Will ferry ‘wake up call’ fall on deaf ears?

Frustrations over travel links to Scotland’s numerous islands continues to grow and it’s not just the public who feel the situation with the ferry network is bad and only getting worse.

Thursday, 4th July 2019, 1:55 pm
The staff member describes: Its nearly impossible for a local to get a vehicle on any of our crossings, unless they book six months in advance.

This week the Gazette received an email - sent to us by a third party - but authored by a senior, retiring Calmac employee, who in his ‘cheerio’ letter to management listed his concerns about the ferry network, including ships’ capacity, infrastructure and management style.

In the parting epistle, forwarded from a Calmac company email address and copied-in to all of the ferry company’s internal contacts, it seems that Calmac’s insiders - staff - have a growing sense of vexation over how the ferry network is run.

The retiring staff member notes: “My enjoyment and satisfaction in sailing ships and providing a ferry service has been considerably soured in recent years by the increasing amount of drivel emanating from Gourock and passing managers who think they know better than the sea staff (and port staff) who’ve been here for dozens of years.

“When I ask a manager to help solve a problem, I get replies of “are you sure”, “can’t you manage it yourself”, “can you prove it”, “start gathering evidence to support this”, and what seems to be every other delaying tactic. Presumably in the hope that I’ll just get fed up and drop the subject.


“What is supposed to be shore support just feels more like shore obstruction. I have become steadily more and more disillusioned and disheartened.

“In my 32 years, the service hasn’t changed much. We still go from A to B, and sometimes C, inventing endless workarounds for ships that don’t fit piers, gangways that don’t fit ships, and inadequate marshalling areas and terminal facilities.

“Our infrastructure is now totally out of date and any attempts to address this have just been temporary stopgaps.

“We (CMal) have just built Brodick. Well… wrong pier, unreliable PAS (Passenger Access System), inappropriate terminal and inadequate marshalling area. And it took a year and a half to do.

“The plan for Ardrossan is pretty “half-baked” too. They should be building a new pier and terminal over beside the tanker berth and solving the operational problems, not continuing them.

“All the management (and information technology) in the world is not going to make wrong infrastructure right.


“Attention needs to be focussed on fixing the infrastructure problems, if the company I’ve been proud to be part of, is to carry on without falling flat on its face fairly soon.

“Our piers were built maybe 70 years ago for puffers to dry out alongside. We added a linkspan and dolphin, and called them RoRo terminals.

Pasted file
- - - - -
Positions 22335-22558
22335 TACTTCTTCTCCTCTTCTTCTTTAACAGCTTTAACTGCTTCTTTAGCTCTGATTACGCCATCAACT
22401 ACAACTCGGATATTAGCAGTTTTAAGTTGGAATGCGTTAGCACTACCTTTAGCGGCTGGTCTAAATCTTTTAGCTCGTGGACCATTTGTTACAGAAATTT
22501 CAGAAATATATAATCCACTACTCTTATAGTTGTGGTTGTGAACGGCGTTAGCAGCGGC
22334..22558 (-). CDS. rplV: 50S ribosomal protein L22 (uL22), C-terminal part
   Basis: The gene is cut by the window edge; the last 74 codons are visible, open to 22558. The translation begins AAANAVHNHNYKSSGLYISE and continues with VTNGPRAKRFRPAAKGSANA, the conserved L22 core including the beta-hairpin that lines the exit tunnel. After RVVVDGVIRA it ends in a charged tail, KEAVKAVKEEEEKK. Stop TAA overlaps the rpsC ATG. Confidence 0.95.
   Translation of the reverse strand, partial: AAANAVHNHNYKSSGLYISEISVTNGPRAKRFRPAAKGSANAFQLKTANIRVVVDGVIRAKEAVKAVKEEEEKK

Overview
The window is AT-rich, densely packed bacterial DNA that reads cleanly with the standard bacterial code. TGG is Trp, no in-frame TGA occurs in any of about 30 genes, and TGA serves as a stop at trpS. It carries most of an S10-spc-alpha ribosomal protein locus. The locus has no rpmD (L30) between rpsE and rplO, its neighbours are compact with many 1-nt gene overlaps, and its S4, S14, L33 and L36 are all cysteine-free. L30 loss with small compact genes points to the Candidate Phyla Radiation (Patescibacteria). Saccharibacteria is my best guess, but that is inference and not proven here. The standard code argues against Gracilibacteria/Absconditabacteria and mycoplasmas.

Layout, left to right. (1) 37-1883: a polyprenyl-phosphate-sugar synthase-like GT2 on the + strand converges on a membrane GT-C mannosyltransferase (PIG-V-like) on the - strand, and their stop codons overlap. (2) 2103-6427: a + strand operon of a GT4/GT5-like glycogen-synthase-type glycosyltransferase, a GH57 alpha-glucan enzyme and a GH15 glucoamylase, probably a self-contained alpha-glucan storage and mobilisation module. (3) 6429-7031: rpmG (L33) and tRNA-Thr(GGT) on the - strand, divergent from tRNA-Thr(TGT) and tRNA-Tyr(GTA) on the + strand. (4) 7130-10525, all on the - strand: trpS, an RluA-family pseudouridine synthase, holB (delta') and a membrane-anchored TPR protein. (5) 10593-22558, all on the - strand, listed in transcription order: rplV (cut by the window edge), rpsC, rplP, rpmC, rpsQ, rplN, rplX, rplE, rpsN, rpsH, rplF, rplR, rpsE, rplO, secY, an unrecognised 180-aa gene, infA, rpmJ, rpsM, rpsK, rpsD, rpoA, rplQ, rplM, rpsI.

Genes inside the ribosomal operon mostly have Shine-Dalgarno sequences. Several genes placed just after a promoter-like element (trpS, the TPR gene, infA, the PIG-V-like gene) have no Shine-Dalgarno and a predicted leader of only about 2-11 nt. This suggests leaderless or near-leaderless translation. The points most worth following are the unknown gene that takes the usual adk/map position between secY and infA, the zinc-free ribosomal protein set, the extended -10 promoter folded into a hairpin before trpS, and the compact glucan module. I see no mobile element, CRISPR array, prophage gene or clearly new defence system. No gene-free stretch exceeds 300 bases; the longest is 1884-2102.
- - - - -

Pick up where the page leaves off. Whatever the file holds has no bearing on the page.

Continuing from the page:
“We need to be planning piers that will accommodate a five metre draught, and we need to be doing it 10 years ago, not 10 years from now. Preferably solid, double sided piers with a linkspan on both sides.

“Marshalling areas for more than the ships’ capacity. Departure lounges/waiting areas equivalent to the ship’s capacity.

“Then we need to be building a fleet to suit. Draught is our biggest physical obstruction to progress.”


He added: “It’s nearly impossible for a local to get a vehicle on any of our crossings now, unless they book six months in advance.

“I have island family connections and I’m getting really upset with this situation. I’m pretty sure all of our island customers feel the same.

“You could consider trebling the cost of motorhomes, which fill our ships and clog up island roads. Admit it. RET was badly implemented.

“This is certainly NOT meeting our commitment to a lifeline service.

“More capacity is not a solution. We need to be reserving space for locals, say 10%, until, say, 48 hours before the sailing, and then releasing it to everyone else.

“This wouldn’t waste space as there will always be standbys for a full sailing. It would, of course, need some sort of registration procedure and island postcode to avoid abuse.

“Rather than thinking I’m just having a rant, I suggest shore management look on this as a serious wake up call and start listening and paying attention to what’s really important.”

When asked about the points highlighted by the retiring staff member and what reaction there was to his concerns - if any - from management, a Calmac company spokesperson was unable to throw much light on how the ‘home truths’ were received, and notably, there was no comment about the accuracy of the information presented in the letter.

Calmac would only say: “CalMac’s management culture is open and inclusive. Any member of staff who feels strongly about a subject is free to raise it at the highest level. Our Managing Director’s door is always open to anyone and we would expect our leaders to raise any concerns internally in order that they may be addressed through the appropriate channels.”